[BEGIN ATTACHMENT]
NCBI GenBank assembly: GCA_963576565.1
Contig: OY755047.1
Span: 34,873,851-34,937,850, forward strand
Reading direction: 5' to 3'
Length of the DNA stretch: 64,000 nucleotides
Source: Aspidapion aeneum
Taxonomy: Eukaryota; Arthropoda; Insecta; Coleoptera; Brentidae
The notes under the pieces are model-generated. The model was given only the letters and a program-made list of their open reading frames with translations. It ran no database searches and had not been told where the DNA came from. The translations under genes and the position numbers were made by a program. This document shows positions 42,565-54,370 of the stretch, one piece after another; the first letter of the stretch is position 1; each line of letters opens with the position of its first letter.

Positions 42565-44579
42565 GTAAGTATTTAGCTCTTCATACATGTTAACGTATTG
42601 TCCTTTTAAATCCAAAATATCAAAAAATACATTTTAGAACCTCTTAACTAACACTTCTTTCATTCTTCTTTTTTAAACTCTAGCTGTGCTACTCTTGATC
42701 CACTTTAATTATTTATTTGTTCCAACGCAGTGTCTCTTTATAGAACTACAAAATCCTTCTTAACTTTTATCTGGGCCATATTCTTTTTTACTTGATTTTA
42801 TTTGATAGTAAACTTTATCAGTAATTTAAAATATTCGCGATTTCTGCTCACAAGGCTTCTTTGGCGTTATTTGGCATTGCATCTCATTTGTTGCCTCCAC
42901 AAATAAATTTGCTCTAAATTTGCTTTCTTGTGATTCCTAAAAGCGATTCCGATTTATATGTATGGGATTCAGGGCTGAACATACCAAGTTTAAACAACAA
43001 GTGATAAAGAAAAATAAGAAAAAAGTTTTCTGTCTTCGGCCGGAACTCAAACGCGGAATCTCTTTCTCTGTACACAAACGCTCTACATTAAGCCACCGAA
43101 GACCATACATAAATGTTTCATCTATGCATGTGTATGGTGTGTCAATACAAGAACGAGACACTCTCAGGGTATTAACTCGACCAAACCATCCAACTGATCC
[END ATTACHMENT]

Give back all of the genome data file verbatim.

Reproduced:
NCBI GenBank assembly: GCA_963576565.1
Contig: OY755047.1
Span: 34,873,851-34,937,850, forward strand
Reading direction: 5' to 3'
Length of the DNA stretch: 64,000 nucleotides
Source: Aspidapion aeneum
Taxonomy: Eukaryota; Arthropoda; Insecta; Coleoptera; Brentidae
The notes under the pieces are model-generated. The model was given only the letters and a program-made list of their open reading frames with translations. It ran no database searches and had not been told where the DNA came from. The translations under genes and the position numbers were made by a program. This document shows positions 42,565-54,370 of the stretch, one piece after another; the first letter of the stretch is position 1; each line of letters opens with the position of its first letter.

Positions 42565-44579
42565 GTAAGTATTTAGCTCTTCATACATGTTAACGTATTG
42601 TCCTTTTAAATCCAAAATATCAAAAAATACATTTTAGAACCTCTTAACTAACACTTCTTTCATTCTTCTTTTTTAAACTCTAGCTGTGCTACTCTTGATC
42701 CACTTTAATTATTTATTTGTTCCAACGCAGTGTCTCTTTATAGAACTACAAAATCCTTCTTAACTTTTATCTGGGCCATATTCTTTTTTACTTGATTTTA
42801 TTTGATAGTAAACTTTATCAGTAATTTAAAATATTCGCGATTTCTGCTCACAAGGCTTCTTTGGCGTTATTTGGCATTGCATCTCATTTGTTGCCTCCAC
42901 AAATAAATTTGCTCTAAATTTGCTTTCTTGTGATTCCTAAAAGCGATTCCGATTTATATGTATGGGATTCAGGGCTGAACATACCAAGTTTAAACAACAA
43001 GTGATAAAGAAAAATAAGAAAAAAGTTTTCTGTCTTCGGCCGGAACTCAAACGCGGAATCTCTTTCTCTGTACACAAACGCTCTACATTAAGCCACCGAA
43101 GACCATACATAAATGTTTCATCTATGCATGTGTATGGTGTGTCAATACAAGAACGAGACACTCTCAGGGTATTAACTCGACCAAACCATCCAACTGATCC